In June 2020, the U.S. Food and Drug Administration (FDA) issued a warning letter to a drug manufacturing facility, citing a number of infractions, including these common data integrity issues:1
Current good manufacturing practices (CGMPs) are minimum requirements that companies must meet in developing health care-related products. Data integrity plays a key role in all areas of CGMP compliance, and the FDA expects all data to be reliable and accurate. According to the FDA guidance “Data Integrity and Compliance With Drug CGMP,” pharmaceutical manufacturing companies should implement meaningful and effective strategies for managing their data integrity risks based on their process understanding and knowledge management of technologies and business models.2
Regulatory guidelines regarding data integrity have been in place for many years. Still, during fiscal year 2018, the FDA issued 85 CGMP warning letters to drug manufacturers — 42 of which had data integrity components.3
Data integrity is established by ensuring data is stored and managed properly in its original form. This is challenging due to evolving data management technologies, best practices, and regulatory guidelines. Nevertheless, taking steps to resolve data integrity issues is far more advantageous and cost effective than recovering from them. A good approach to achieving and maintaining data integrity compliance is to develop a practical data management strategy that involves employees, IT data management processes, and company policies.
Employees can be your front line of defense against data integrity violations. To ensure the integrity of the data generated and used in the organization, employees should be trained and have the appropriate knowledge and skills to function in a CGMP environment, including knowledge of:
Continuously changing technologies for gathering, storing, and migrating data have made maintaining data integrity a bit unwieldy. For example, as data storage infrastructures evolve, data stored for 10 years or longer may not be readable on newer versions of operating systems or applications. Still, data integrity guidelines require that all original data remain intact throughout its retention period. Data archiving practices should maintain and protect data from corruption and loss. Below are some of the guidelines for proper data management:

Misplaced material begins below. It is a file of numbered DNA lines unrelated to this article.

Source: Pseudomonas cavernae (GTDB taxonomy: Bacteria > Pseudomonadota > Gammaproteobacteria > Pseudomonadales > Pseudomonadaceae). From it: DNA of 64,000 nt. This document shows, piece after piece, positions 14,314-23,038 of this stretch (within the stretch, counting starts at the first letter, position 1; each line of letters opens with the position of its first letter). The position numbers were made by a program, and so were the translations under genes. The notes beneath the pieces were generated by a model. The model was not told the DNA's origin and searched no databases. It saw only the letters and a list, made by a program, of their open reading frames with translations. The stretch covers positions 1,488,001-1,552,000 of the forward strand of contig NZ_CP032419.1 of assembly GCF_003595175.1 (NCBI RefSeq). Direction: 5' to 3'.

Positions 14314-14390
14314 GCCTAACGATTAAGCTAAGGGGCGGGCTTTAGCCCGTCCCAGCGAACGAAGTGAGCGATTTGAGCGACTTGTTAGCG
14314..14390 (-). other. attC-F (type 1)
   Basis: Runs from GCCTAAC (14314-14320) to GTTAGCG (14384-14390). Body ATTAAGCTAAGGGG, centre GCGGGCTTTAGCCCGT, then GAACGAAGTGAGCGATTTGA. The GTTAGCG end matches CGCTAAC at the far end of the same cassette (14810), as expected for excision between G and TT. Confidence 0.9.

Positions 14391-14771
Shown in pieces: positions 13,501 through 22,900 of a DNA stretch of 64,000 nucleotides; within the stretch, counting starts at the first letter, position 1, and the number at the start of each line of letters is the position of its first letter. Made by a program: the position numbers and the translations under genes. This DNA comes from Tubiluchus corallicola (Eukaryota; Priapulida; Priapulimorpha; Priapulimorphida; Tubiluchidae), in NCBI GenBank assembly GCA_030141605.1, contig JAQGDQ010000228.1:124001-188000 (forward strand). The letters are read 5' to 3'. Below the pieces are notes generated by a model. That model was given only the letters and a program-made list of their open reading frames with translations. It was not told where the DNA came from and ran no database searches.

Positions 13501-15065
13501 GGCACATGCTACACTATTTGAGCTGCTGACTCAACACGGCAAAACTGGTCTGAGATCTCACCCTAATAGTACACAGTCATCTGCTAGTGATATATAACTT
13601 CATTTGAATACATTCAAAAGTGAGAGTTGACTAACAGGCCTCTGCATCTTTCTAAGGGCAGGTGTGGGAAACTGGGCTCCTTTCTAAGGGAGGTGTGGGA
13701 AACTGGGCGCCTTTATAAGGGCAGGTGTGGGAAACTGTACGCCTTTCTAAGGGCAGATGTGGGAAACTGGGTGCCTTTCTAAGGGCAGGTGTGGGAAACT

Regulatory guidelines for data integrity advise companies to be proactive with detecting and mitigating potential data integrity issues. One way to develop and uphold the cultural elements supporting data integrity in the organization is to establish and document organizational policies for activities involving data. Follow up with the policies by mandating routine training for all personnel. It’s also important to perform internal data integrity audits to catch potential issues or questionable practices. Use these audits to:
If your data is lost, corrupted, or breached, you will fall out of compliance with data integrity requirements. Creating a well-structured, fully documented data management plan can be invaluable in your efforts to preserve the integrity of your data. The ability to automate data collection, storage, and analysis can prevent opportunities for data integrity issues to occur in the first place. By digitizing your quality management system (QMS), all your quality and data processes share a common infrastructure and data architecture, which helps ensure compliance.
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